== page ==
Nimble this week announced 30% year-over-year revenue growth to $117 million last quarter. Still, it faced headwinds moving up market as more companies explore converged infrastructure and hyper-converged systems. Nimble continued to lose money -- $36 million last quarter and $158 for last year. Those losses were greater than the previous year. Nimble finished the year with $185 million in cash.

"Nimble's expansion from midrange to enterprise was always going to be difficult. Under HPE, there is less pressure to move upmarket. HPE already has 3PAR and (XP) OEM systems from Hitachi in the tier one space," said Henry Baltazar, research director of storage at 451 Research in San Francisco.

In a blog post about the HPE acquisition, Nimble CEO Suresh Vasudevan acknowledged the "challenge of scale and significant exposure" that impelled its decision to sell.

The deal rescues Nimble from an uncertain fate, said Roger Cox, a Gartner research vice president covering data center infrastructure. But he wonders why HPE wants to buy Nimble.

"Nimble just gives HPE another SAN platform, which is in complete conflict and overlaps with the HPE MSA Series, the P Series (Smart Array) and the entry level 3PAR series," Cox said. "I don't see the synergy. It also doesn't solve the basic problem HPE has in its storage portfolio. They still lack a competitive scale-out NAS product and their own object storage." HPE sells object storage in partnership with Scality.

Sinclair, however, said HPE can take its time and decide how to use the different storage platforms.

"I'm a big believer that having overlap in your portfolio is better than having a gap," he said. "I would assume they'll just add Nimble to the portfolio and not make any major changes right away. That allows each of the portfolio technologies to more naturally address the space it was designed for. Over the long run, they'll have to see which technologies make the most sense to invest in."

Was HPE acquisition done with Dell EMC in mind?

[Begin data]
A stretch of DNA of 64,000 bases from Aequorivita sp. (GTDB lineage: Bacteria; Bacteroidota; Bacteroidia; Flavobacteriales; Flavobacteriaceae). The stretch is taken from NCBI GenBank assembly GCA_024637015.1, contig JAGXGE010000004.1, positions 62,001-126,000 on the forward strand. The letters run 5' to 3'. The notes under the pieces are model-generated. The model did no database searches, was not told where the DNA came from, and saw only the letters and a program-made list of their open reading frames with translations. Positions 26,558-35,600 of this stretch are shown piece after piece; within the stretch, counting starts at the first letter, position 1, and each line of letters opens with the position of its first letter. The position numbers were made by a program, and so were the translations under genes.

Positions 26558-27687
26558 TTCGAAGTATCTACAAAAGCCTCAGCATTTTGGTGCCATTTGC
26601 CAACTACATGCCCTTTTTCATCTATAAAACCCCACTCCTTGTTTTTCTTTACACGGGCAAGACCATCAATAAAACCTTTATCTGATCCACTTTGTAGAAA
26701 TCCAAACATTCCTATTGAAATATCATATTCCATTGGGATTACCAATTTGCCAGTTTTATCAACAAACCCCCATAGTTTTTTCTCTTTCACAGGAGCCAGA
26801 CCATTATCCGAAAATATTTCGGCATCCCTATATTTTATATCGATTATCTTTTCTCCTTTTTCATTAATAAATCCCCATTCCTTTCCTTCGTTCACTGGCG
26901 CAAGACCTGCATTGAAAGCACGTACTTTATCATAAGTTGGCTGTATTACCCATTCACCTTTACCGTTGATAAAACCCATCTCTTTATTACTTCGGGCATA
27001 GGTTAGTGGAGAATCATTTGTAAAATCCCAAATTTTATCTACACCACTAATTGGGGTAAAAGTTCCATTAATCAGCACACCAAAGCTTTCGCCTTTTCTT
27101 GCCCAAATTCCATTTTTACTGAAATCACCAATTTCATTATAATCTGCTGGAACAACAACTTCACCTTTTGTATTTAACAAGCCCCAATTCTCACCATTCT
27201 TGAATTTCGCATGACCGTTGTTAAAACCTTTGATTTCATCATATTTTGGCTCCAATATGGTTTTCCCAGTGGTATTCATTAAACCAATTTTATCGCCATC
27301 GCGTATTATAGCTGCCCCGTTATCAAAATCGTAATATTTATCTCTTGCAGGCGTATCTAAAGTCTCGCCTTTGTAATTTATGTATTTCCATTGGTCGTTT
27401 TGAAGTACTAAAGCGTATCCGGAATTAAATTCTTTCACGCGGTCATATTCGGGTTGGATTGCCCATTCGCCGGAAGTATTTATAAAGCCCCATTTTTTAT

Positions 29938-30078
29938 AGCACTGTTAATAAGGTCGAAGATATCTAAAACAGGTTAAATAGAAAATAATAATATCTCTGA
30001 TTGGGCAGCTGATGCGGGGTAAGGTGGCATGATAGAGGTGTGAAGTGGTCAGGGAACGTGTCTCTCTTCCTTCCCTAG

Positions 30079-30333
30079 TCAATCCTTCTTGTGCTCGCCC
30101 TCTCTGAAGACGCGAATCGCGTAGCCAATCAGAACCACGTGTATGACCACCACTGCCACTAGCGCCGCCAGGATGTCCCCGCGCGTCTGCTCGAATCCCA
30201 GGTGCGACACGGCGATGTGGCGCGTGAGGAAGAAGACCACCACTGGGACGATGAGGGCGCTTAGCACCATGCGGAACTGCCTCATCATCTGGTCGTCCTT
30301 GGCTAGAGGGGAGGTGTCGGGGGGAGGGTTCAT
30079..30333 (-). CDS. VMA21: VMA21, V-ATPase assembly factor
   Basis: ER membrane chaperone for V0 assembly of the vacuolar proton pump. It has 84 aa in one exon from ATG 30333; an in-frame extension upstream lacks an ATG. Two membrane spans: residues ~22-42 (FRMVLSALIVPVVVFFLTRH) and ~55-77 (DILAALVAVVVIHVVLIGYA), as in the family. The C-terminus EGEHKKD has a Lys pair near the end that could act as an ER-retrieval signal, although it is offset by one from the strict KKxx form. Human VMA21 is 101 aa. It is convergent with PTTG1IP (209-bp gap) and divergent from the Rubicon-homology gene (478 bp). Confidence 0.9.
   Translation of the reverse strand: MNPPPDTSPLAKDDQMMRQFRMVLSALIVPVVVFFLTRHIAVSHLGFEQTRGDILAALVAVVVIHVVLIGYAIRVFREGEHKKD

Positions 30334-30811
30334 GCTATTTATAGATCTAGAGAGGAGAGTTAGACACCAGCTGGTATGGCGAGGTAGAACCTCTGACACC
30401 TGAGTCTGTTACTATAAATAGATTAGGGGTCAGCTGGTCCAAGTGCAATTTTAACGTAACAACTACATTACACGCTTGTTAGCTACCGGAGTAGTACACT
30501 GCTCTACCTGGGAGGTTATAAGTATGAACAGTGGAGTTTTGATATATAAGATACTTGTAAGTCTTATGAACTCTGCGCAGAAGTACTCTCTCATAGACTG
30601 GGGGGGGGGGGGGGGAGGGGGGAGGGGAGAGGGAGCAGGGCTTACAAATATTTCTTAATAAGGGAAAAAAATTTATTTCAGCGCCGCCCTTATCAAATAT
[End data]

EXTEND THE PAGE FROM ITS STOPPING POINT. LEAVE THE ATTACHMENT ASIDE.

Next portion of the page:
George Crump, president and founder of Storage Switzerland, said HPE may be looking to match up better against its chief rival Dell EMC.

"They probably feel the need to match Dell EMC in each category," Crump said. "Getting Nimble allows HPE to push 3PAR to the extreme high end, where VMAX is. Nimble becomes their response to Dell EMC Unity in the midrange space. And they have StoreVirtual to go after customers buying (Dell EMC) ScaleIO and MSA systems for customers buying Dell PowerVault."

HPE's Philbin said the vendor was not yet prepared to discuss its roadmap for Nimble Storage, including branding and how it will handle duplicate platforms. He declined to say how many Nimble employees will be retained or whether Vasudevan will join HPE's executive management.

He said the general implementation will follow the blueprint that followed the HPE' acquisition of 3PAR. HPE paid $2.35 billion for 3PAR following a bidding war with Dell in 2010, and 3PAR quickly became HPE's flagship storage platform.

"With 3PAR we took high-end features that were available to the service provider market and brought them down to the midrange," Philbin said. "The other thing we did was make flash available without compromising data resiliency and data compaction capabilities. Adding Nimble allows us to take those same rich data service capabilities and extend them to our midmarket customers."